In Arkansas, a newspaper publisher is in financial straits after refusing to sign an anti-BDS (Boycott, Divest, Sanction) pledge for Israel. He believes that political dissent is protected speech, and that the Arkansas law violates his constitutional rights and his journalistic ethics.
American Civil Liberties Union (ACLU) attorney Brian Hauss dissects the accusation from the anti-BDS camp that it is “hypocritical” to support anti-discrimination laws (think: wedding cake), but oppose anti-BDS laws. Bottom line: businesses do not have the right to refuse service to consumers because of who they are. On the other hand, consumers have a First Amendment right to withhold their patronage from businesses in order to express their political beliefs.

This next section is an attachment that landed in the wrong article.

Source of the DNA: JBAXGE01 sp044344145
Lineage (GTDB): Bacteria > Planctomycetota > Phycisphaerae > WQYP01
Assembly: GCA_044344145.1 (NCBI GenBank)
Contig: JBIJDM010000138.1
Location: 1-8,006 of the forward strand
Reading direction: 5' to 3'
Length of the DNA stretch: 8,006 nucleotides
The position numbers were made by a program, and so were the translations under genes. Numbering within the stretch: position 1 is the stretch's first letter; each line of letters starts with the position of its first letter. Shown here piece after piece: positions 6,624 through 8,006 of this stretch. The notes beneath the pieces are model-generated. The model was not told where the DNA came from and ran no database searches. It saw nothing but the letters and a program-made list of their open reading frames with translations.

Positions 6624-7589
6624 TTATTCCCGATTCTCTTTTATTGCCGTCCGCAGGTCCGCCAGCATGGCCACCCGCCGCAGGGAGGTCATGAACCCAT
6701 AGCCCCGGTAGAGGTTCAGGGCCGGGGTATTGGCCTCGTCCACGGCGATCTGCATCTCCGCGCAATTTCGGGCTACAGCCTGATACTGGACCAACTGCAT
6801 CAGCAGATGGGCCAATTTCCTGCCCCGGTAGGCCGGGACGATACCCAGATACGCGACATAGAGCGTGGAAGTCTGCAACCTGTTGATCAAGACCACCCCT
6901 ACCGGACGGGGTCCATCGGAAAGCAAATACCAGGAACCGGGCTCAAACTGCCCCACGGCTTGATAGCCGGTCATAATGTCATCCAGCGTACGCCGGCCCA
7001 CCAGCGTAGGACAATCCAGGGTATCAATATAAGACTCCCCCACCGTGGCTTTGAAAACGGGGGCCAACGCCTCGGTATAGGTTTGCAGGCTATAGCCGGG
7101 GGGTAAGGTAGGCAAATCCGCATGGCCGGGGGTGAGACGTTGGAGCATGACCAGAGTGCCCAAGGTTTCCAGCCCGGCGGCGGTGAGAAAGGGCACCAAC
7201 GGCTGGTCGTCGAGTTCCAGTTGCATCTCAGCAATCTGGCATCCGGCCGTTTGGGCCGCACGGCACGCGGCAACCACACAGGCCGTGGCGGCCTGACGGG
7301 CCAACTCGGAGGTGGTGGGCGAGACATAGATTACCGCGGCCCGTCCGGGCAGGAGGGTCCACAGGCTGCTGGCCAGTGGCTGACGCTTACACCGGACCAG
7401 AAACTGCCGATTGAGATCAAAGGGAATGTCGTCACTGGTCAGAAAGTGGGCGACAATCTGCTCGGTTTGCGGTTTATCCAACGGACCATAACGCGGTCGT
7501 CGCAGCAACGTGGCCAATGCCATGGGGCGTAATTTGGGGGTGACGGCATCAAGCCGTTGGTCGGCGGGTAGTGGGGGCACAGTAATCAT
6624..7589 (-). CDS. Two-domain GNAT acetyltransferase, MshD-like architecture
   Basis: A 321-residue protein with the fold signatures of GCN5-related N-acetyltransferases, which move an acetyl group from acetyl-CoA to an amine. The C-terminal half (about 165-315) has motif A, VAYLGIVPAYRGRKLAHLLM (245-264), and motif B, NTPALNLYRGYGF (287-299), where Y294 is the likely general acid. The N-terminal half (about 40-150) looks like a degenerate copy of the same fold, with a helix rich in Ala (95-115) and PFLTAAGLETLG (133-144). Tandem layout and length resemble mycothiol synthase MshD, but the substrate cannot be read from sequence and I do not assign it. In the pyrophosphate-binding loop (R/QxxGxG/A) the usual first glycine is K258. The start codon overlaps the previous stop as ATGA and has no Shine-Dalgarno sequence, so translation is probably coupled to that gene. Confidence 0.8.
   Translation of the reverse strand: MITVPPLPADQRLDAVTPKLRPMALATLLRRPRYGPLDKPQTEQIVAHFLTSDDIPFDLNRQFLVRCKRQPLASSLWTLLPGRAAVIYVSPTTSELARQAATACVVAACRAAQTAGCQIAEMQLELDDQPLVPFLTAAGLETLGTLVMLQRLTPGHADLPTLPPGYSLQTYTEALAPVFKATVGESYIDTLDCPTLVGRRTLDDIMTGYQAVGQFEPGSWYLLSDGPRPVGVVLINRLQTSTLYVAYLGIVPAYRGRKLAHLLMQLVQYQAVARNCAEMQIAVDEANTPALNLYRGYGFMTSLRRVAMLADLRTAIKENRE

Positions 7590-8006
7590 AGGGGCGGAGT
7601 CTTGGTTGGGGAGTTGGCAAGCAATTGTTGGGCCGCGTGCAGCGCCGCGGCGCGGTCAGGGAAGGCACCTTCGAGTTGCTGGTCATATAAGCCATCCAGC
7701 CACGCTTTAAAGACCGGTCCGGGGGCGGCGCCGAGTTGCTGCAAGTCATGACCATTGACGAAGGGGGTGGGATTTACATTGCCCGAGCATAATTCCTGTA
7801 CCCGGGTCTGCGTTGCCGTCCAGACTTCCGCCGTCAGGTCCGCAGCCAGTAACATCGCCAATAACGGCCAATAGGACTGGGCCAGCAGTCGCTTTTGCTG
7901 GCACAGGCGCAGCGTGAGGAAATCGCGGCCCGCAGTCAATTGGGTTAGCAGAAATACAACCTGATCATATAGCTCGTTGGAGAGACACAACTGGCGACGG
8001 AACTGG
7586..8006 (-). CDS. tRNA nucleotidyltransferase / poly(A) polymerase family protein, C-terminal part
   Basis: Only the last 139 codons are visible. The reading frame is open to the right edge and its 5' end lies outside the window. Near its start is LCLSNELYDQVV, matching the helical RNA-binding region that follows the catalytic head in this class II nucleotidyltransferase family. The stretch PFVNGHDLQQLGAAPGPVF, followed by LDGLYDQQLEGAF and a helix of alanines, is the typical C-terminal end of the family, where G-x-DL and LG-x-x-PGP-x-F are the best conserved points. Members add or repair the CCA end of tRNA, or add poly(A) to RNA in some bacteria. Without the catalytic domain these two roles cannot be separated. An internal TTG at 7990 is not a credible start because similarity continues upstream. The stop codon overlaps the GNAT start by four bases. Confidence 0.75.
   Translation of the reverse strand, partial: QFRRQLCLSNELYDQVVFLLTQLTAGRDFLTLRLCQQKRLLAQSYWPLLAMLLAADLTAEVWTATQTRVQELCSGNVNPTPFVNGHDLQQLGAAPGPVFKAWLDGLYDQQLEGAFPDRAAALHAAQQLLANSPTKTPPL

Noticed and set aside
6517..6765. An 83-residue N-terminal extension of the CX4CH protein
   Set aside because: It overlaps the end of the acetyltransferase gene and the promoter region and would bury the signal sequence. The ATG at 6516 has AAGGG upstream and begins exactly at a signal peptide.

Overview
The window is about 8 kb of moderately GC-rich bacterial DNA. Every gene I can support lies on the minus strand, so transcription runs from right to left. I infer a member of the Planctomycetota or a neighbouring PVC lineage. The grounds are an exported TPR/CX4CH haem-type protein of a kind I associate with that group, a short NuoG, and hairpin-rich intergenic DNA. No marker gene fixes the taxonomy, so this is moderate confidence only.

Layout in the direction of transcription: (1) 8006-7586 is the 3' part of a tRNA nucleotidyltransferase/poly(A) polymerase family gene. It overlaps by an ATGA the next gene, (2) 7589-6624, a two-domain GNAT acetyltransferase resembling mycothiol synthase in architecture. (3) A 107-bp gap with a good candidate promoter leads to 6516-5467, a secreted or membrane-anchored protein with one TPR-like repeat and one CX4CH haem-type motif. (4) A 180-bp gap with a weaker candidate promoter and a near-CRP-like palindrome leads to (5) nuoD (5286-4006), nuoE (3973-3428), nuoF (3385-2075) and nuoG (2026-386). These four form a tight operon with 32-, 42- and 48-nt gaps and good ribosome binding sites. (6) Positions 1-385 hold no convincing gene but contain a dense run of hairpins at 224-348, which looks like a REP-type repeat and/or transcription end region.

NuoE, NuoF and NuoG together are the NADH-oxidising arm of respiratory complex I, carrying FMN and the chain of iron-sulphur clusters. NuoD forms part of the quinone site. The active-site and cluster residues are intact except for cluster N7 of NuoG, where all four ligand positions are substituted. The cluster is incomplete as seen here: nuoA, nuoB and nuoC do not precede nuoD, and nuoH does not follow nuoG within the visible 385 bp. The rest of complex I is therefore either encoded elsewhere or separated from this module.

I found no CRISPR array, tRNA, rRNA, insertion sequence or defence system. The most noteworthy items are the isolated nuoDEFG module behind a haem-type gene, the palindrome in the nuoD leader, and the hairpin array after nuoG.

Action Alert! Tell your legislator to say NO to Israel-centric definition of anti-Semitism, and to attend congressional briefing on mistreatment of Palestinian children.
In open letter, Christian leaders representing dozens of national orgs urge Congress to support free speech, oppose anti-BDS legislation.
AIPAC helped craft a bill making BDS a felony, subject to a minimum civil penalty of $250K and a maximum criminal penalty of $1 million and 20 years in prison; many of its cosponsors have no idea what the bill contains.